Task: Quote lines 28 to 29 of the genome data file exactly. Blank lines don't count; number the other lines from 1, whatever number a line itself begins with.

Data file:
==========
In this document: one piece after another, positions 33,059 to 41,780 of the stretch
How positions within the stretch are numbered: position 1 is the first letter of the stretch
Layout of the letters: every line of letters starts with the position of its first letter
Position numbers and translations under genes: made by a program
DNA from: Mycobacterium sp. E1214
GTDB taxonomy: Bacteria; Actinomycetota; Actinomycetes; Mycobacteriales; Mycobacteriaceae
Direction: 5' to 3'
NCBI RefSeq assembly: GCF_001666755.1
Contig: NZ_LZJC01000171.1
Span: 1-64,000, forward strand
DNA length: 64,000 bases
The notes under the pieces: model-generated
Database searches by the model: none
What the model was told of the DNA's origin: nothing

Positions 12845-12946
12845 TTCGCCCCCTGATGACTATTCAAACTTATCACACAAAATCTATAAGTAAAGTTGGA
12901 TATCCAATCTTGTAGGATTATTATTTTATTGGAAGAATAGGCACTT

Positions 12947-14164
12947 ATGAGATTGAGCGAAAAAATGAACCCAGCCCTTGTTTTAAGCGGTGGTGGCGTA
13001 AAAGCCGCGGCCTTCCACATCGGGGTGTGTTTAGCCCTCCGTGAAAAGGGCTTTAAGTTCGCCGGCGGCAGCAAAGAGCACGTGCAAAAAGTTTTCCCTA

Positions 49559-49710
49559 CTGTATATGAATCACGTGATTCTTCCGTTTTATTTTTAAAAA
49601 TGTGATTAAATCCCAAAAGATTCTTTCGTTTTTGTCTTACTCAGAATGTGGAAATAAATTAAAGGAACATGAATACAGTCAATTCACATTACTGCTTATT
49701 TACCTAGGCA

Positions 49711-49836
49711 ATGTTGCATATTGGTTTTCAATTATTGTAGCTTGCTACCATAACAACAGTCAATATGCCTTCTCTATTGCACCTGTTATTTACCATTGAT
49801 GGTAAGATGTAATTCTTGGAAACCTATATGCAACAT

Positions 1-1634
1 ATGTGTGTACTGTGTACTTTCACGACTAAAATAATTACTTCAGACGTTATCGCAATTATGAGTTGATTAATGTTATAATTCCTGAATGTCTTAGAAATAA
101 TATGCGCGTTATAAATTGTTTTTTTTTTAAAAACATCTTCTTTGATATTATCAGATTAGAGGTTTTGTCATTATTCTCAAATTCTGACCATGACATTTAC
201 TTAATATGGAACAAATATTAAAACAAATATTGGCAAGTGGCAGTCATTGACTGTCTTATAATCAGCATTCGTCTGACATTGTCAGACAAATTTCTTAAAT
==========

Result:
Positions 1-1634
1 ATGTGTGTACTGTGTACTTTCACGACTAAAATAATTACTTCAGACGTTATCGCAATTATGAGTTGATTAATGTTATAATTCCTGAATGTCTTAGAAATAA